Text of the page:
Witnessing a 20 years historic crash, United States Oil Prices cut as the global pandemic hits international demand for crude.
Media reports said that United States oil prices crashed to a more than two-decade low as the coronavirus pandemic hits global demand for crude
West Texas Intermediate (WTI)— the US oil benchmark — plunged in early Asian trading, as much as 20.8 per cent to $14.47 a barrel, marking the lowest level since 1999.
Business analysts said Jason Gammel said the oil industry faced “the bleakest oil macro outlook since at least the late 1990s and perhaps ever”,
The continued fall in oil prices come despite an Opec-backed deal to cut roughly 10 per cent of global crude supply.
The reductions planned to run until April 2022 as part of efforts to stabilize prices pummeled by the worldwide spread of coronavirus also known as COVID-19.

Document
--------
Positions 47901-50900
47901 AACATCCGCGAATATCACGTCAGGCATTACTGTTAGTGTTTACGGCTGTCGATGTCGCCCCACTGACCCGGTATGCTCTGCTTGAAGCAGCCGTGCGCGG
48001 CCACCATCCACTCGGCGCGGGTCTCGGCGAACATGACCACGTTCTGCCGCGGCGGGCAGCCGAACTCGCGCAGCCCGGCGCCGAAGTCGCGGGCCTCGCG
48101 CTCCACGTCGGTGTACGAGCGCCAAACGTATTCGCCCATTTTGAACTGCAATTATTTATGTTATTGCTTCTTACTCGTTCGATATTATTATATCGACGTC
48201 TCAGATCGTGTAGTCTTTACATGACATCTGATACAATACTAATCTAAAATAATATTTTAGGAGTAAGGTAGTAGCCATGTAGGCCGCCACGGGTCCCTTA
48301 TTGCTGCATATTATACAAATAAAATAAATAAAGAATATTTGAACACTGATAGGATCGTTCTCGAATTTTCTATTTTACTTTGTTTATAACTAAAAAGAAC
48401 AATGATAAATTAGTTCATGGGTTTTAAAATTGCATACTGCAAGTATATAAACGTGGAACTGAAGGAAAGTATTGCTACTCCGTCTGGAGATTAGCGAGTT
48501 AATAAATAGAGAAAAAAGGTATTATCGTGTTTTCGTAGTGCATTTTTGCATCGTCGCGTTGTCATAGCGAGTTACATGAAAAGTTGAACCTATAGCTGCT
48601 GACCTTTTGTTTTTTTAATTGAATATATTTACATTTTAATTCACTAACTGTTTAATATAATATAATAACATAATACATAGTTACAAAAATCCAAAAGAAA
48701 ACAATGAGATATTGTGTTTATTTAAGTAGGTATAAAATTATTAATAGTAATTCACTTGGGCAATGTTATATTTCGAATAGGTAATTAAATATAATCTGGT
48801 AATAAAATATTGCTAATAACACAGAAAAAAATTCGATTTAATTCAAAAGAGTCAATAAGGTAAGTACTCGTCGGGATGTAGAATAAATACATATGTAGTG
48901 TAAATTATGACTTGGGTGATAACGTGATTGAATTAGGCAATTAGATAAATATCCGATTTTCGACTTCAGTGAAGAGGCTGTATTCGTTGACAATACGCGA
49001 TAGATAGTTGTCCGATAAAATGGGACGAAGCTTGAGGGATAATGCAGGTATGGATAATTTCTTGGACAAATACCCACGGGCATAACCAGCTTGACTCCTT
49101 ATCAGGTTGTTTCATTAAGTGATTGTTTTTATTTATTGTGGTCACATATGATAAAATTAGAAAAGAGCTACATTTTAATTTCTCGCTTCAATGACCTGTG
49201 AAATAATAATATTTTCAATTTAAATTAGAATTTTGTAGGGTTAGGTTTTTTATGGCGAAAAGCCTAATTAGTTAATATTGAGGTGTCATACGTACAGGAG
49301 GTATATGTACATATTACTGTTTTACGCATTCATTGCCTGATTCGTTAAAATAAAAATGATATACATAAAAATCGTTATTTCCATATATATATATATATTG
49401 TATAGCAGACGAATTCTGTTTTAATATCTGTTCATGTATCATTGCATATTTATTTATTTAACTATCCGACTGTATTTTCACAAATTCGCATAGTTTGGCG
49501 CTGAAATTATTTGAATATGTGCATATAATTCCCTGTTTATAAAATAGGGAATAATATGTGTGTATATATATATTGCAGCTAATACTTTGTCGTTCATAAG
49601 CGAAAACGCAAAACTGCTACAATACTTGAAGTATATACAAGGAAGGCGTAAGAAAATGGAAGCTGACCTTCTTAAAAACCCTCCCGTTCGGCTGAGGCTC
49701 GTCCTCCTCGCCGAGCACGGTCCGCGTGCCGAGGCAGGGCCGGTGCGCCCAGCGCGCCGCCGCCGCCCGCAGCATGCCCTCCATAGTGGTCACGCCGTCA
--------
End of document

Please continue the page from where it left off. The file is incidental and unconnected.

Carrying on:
Monday’s fall partly driven by the imminent expiration of the WTI May futures contract on Tuesday.
Contracts for WTI delivery in June by comparison were only down 5.2 per cent to $23.72, partially supported by an influx of retail investors in recent weeks trying to pick the bottom in oil prices.
“I would certainly put the majority of the losses so far today down to the expiration,” said Robert Rennie, global head of market strategy at Westpac. “The risk is June WTI gets pulled below $20 in the next couple sessions.”
Brent crude, the international benchmark, down only 0.8 per cent at $27.86 a barrel.
Asia Equity markets
Equity markets in Asia also under pressure on Monday.
China’s CSI 300 index of Shanghai- and Shenzhen-listed stocks fell 2.7 per cent even as Chinese banks lowered the loan prime rate, the country’s lending benchmark, by 0.2 percentage points to 3.85 per cent.
In Hong Kong, the Hang Seng index dropped 0.6 per cent, while Japan’s benchmark Topix fell 0.5 per cent and Australia’s S&P/ASX 200 shed 1.6 per cent.